Tuesday 18 September 2018

71 die as 'burning' Russian plane 'falls out of the sky'

An ariel view in the Ramensky district on the outskirts of Moscow shows Russian emergency vehicles arriving near to the site of the airplane crash. Photo: Dmitry Serebryakovdmitry/Getty
An ariel view in the Ramensky district on the outskirts of Moscow shows Russian emergency vehicles arriving near to the site of the airplane crash. Photo: Dmitry Serebryakovdmitry/Getty

Alec Luhn in Moscow

All 71 people aboard a Russian plane were killed yesterday after it crashed on the outskirts of Moscow within four minutes of taking off.

All 71 people aboard a Russian plane were killed yesterday after it crashed on the outskirts of Moscow within four minutes of taking off.

The Saratov Airlines An-148 jet was en route to the city of Orsk when it vanished from radar and, according to witnesses, burst into flames before plunging into a field. It was carrying 65 passengers.

"The plane crashed near the village of Argunovo. Passengers as well as the crew could hardly survive," a Russian emergency services source said.

Witnesses in Argunovo said they saw a burning plane falling from the sky, while video footage obtained by Russian media showed plane debris scattered across a snow-covered field.

An elderly woman near the crash site told Rossiya 24, the state television channel, that she had heard a "very loud" boom when the plane went down. "I called the heating plant, I thought the heating plant had blown up," she said.

A part of the Saratov Airlines Antonov AN-148 plane that came down is seen at the scene of the crash outside Moscow, Russia. Photo: Reuters/Maxim Shemetov
A part of the Saratov Airlines Antonov AN-148 plane that came down is seen at the scene of the crash outside Moscow, Russia. Photo: Reuters/Maxim Shemetov

Flight records showed that four minutes after take-off, the plane suddenly plunged to the ground from a height of 6,000ft.

Russian news agencies quoted official sources saying that no one had survived the crash.

A technical fault is the leading suspected cause of the crash, with investigators analysing the plane's black box for clues. According to 'Moskovsky Komsomolets', a Russian newspaper, an inspection of the plane in February found that its gear oil had not been changed and that a filter not been cleaned as regularly as it should have been.

The temperature was 23F (-5C) with light snow near Domodedovo airport yesterday afternoon, which is not extreme or challenging weather by Russian standards for February.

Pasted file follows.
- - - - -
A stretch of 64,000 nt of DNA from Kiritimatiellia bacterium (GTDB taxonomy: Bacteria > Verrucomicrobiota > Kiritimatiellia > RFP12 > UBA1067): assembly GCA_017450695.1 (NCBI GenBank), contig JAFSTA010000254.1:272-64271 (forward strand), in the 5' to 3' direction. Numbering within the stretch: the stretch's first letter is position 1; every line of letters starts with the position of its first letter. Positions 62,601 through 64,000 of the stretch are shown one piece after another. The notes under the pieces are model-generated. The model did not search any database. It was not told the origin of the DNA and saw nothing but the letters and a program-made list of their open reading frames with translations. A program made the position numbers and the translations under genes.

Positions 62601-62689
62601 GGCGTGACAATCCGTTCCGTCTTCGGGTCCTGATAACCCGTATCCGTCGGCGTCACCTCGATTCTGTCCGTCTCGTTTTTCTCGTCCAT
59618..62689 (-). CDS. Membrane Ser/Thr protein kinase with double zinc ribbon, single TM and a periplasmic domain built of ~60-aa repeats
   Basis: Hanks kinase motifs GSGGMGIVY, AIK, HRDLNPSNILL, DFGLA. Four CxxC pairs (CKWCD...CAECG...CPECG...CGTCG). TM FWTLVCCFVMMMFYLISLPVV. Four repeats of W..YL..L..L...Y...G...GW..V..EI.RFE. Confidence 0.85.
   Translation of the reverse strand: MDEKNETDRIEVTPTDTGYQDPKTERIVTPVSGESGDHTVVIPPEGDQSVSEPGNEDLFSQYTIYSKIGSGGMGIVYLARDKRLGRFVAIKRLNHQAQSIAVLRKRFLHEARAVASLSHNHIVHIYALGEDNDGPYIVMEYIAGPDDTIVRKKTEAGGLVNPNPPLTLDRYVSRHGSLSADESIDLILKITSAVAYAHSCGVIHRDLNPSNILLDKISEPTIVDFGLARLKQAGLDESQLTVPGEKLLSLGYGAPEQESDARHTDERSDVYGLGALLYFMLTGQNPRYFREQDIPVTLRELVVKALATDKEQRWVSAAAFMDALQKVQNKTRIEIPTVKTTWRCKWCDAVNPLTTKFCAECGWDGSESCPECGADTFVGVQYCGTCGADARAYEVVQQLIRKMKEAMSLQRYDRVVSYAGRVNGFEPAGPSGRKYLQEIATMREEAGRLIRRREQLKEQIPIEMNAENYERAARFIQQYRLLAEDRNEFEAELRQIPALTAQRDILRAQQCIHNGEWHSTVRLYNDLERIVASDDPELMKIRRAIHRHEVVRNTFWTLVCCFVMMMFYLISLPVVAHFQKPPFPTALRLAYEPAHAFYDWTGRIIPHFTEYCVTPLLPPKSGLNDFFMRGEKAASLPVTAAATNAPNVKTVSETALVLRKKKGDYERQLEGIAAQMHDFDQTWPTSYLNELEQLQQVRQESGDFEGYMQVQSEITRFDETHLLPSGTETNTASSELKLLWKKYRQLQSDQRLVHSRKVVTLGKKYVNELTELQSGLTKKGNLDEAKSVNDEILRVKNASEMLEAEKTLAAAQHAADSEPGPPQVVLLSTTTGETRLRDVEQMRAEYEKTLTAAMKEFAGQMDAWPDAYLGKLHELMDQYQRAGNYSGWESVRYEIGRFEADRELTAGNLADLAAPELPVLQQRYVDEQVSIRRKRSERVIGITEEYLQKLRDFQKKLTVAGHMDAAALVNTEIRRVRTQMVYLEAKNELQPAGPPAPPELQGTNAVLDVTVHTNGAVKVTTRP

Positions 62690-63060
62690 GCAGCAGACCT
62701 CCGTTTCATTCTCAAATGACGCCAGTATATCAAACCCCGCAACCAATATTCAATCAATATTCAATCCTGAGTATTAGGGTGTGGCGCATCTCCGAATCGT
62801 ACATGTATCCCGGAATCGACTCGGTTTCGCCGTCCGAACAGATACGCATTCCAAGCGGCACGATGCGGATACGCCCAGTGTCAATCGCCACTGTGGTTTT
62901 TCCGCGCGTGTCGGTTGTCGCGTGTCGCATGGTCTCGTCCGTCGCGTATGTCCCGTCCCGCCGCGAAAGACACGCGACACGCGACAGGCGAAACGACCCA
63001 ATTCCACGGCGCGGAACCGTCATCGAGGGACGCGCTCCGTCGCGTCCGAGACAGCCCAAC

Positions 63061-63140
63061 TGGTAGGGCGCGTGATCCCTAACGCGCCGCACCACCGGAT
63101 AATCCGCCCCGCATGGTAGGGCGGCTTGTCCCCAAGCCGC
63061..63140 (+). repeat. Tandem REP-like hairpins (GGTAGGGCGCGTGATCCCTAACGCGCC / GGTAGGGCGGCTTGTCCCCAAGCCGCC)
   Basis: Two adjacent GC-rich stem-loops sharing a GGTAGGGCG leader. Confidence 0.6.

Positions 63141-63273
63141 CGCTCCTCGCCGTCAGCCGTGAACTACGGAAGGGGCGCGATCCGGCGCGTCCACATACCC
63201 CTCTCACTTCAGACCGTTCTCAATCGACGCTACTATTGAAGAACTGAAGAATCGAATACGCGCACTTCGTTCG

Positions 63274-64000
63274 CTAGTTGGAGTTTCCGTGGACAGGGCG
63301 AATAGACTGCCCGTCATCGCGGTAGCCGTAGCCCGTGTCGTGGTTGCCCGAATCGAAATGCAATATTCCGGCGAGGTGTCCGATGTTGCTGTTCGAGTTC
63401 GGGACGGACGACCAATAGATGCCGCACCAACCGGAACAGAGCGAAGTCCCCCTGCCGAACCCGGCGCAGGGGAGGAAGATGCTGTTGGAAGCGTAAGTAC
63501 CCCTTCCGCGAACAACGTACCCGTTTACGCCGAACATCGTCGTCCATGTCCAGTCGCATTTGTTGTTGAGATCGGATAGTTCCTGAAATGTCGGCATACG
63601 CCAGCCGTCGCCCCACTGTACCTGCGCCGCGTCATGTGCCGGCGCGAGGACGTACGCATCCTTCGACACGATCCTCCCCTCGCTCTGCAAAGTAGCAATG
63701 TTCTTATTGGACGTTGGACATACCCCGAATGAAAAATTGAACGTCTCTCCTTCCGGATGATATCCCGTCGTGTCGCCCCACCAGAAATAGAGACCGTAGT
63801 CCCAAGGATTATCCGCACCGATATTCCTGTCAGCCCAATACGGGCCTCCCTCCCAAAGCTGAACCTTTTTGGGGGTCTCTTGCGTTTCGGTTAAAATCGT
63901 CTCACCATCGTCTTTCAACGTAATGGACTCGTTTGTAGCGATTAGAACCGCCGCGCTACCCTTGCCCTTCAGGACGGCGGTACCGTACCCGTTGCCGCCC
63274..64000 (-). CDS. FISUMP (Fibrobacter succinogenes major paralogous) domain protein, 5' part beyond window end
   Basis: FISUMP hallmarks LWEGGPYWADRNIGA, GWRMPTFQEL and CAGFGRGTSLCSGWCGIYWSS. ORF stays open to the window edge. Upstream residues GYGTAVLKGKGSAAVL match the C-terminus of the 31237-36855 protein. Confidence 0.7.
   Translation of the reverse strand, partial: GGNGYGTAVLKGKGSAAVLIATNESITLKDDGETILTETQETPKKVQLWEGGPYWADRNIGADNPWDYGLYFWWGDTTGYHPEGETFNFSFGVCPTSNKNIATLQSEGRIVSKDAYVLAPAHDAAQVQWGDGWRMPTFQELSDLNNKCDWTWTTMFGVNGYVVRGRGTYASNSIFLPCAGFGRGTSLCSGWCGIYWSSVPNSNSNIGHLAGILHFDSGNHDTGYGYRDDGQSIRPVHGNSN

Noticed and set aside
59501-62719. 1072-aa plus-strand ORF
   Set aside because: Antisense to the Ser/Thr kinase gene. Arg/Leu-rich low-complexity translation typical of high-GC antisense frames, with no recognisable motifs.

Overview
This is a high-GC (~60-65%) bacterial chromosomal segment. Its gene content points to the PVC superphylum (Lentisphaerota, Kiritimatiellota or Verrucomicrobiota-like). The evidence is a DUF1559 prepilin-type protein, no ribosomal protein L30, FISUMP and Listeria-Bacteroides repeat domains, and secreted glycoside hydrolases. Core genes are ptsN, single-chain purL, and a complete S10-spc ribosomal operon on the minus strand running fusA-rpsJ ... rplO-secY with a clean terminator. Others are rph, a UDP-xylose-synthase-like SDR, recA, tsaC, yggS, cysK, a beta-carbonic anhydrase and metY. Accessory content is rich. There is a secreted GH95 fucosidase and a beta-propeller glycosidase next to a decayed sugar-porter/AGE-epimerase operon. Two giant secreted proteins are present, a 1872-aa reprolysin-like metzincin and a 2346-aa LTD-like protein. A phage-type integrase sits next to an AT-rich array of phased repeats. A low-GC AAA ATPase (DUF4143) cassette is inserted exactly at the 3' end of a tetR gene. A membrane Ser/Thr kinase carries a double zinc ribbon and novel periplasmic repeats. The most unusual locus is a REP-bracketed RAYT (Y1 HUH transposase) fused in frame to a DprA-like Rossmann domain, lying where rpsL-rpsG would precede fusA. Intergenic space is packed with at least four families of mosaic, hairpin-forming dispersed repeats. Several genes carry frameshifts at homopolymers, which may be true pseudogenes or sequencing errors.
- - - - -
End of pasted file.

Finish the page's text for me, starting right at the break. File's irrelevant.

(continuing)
A meteorologist told Rossiya 24 that there had not been particularly strong or suddenly changing winds.

Vladimir Putin, the Russian president, expressed "deep condolences to all those who lost family and loved ones in this catastrophe", Dmitry Peskov, his spokesman, told Tass, the state news agency.

Mr Putin also ordered the government to create a special commission to look into the causes of the crash.

Alexander Bastrykin, the investigative committee head, personally went to the crash site, and the transport oversight agency said it would carry out a safety audit of Saratov Airlines.

The ill-fated An-148 was built in Voronezh in 2010.

The emergencies ministry told Tass that "fragments of the An-148 plane and several bodies" had been found near the village of Stepanovskoye.

Andrei Odintsov, the mayor of Orsk, told Rossiya 24 that all those on the plane were residents of the Orenburg region and said "calls are starting to come in from relatives".

"The main task for us is to check the passenger list. Today we have the names but we need to establish their addresses and relatives," he said.

A Rossiya 24 correspondent at the Orsk airport said people were coming to check lists of people killed.

"People are still arriving here and trying to find out if their loved ones or friends were among the dead," she said. Russia was the deadliest country for air travel in 2011, when a number of high-profile crashes occurred, including one that killed most members of a professional hockey team from Yaroslavl.

In December 2016, a military plane carrying Russia's Red Army Choir went down after taking off from the Black Sea resort of Sochi, killing all 92 people on board. Pilot error was blamed.

Industry experts have called for better regulation of small airlines that lack the resources to conduct maintenance that larger airlines enjoy.

Russian investigators said the crew of the airliner that crashed yesterday did not report any technical problems.

Svetlana Petrenko, a spokesman for the investigative committee, said: "It has been found that no reports about technical malfunctions were received from the plane's crew." (© Daily Telegraph, London)

Telegraph.co.uk

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